By MICHELE McPHEE and BRIAN ROSS
An American college graduate from Boston, who has been on the run from the FBI for years, is suspected of joining ISIS and leveraging his computer skills to spread the Iraqi terror group’s propaganda on social media, a senior law enforcement official told ABC News.
Ahmad Abousamra, a dual American-Syrian citizen, was born in France in 1981 but grew up in the upscale Boston suburb of Stoughton under the watchful eye of his father, who was a prominent endocrinologist at Massachusetts General Hospital. He attended the private Xaverian Brothers Catholic high school in Westwood up until his senior year when he transferred to Stoughton High. There he was on the honor roll, school officials said, and went on to make the Dean’s List at Northeastern University.
But Abousamra’s life changed drastically in 2004 when prosecutors say he and co-conspirators traveled to the Middle East with the goal of fighting and killing Americans in Iraq.
Once abroad, two alleged co-conspirators of Abousamra’s, Tarek Mehanna and another unidentified individual, worked as effectively the “media wing” of al Qaeda in Iraq (AQI), a 2009 indictment against Abousamra and Mehanna says. AQI later would evolve into the Islamic State of Iraq and Syria (ISIS).
Both eventually returned to the U.S. where Mehanna was arrested and later convicted. But after Abousamra was questioned by the FBI’s Joint Terrorism Task Force in 2006, he fled the country for Syria. He was charged with terrorism-related offenses in 2009, and in 2013 the FBI added Abousamra to its Most Wanted Terrorists list.
The senior law enforcement official said it appears now that Abousamra may have taken up a similar job with ISIS as his co-conspirators had for AQI. Abousamra, the FBI says, has a “college degree related to computer technology and was previously employed at a telecommunications company.”
“There continues to be a worldwide search for Abousamra and he will be pursued until he is found,” another official, FBI Assistant Special Agent in Charge Kieran Ramsey, told ABC News. The government offers a $50,000 reward for information leading to his capture.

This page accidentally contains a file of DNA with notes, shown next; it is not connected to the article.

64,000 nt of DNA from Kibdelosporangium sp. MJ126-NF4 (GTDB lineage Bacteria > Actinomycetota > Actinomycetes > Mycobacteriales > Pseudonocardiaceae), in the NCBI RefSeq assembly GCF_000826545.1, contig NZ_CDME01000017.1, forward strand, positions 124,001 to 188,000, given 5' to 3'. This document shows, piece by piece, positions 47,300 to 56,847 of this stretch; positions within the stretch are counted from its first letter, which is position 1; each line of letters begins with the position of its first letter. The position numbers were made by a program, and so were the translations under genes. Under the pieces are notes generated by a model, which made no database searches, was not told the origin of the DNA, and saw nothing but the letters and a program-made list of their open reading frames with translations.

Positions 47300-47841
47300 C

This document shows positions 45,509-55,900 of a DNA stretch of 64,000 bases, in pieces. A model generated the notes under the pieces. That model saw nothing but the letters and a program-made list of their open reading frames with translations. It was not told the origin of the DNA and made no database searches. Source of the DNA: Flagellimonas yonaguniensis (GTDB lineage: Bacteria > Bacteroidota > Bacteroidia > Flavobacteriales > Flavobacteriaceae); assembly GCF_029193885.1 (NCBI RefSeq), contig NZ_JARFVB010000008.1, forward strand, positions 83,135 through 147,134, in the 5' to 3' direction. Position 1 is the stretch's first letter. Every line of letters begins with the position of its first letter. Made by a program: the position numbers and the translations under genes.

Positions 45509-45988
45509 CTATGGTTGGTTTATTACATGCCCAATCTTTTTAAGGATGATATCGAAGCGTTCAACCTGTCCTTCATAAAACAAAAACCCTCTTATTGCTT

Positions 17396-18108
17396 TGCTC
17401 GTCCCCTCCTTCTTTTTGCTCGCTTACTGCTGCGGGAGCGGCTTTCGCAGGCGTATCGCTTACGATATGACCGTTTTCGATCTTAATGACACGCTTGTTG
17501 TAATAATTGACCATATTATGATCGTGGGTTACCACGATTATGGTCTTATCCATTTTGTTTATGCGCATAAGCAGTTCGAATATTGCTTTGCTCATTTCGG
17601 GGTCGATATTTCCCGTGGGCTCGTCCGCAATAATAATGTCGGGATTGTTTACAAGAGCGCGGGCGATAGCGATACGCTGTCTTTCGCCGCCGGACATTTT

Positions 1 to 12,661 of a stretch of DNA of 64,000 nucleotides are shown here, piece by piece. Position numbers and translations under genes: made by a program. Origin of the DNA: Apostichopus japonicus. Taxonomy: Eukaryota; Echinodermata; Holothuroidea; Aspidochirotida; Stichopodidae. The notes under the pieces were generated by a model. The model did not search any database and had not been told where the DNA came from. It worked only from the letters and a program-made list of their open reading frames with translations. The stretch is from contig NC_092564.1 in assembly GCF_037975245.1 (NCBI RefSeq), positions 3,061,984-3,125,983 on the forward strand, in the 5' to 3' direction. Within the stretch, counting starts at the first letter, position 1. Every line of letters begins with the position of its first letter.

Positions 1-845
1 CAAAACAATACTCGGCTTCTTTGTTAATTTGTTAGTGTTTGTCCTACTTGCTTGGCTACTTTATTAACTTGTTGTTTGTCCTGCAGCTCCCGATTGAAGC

Terrorism observers have noted ISIS’s media savvy, from viral meme-like postings and hashtag campaigns on Twitter to elaborate full-production videos – efforts that can multiply the perception of ISIS’s breadth and power in Syria and Iraq.
“ISIS understands very well that in order for an act of terrorism to be effective, it needs to actually terrorize people,” said Peter Neumann, Director of the International Centre for the Study of Radicalisation (ICSR). “The act of communication that follows the act of violence is almost as important as the act of violence itself.”
Neumann, who said he was unfamiliar with Abousamra, said ISIS’s success in spreading their message is in part thanks to English-speaking supporters, many based in Western countries, who are familiar with social media.
“If you do have a European language ability, if you have computer skills, if you are quite clever and you come join ISIS, you are likely to be used for social media output,” Neumann said. “A lot of Westerners do not have formal military training, but they do have precisely those skills.”
An official at the U.S. National Counterterrorism Center declined to answer ABC News’ questions about any individuals he said the center may be tracking abroad, “especially Americans.”
[This story has been updated to reflect that Abousamra was added to the FBI's Most Wanted Terrorists list in 2013, not 2012 as originally reported.]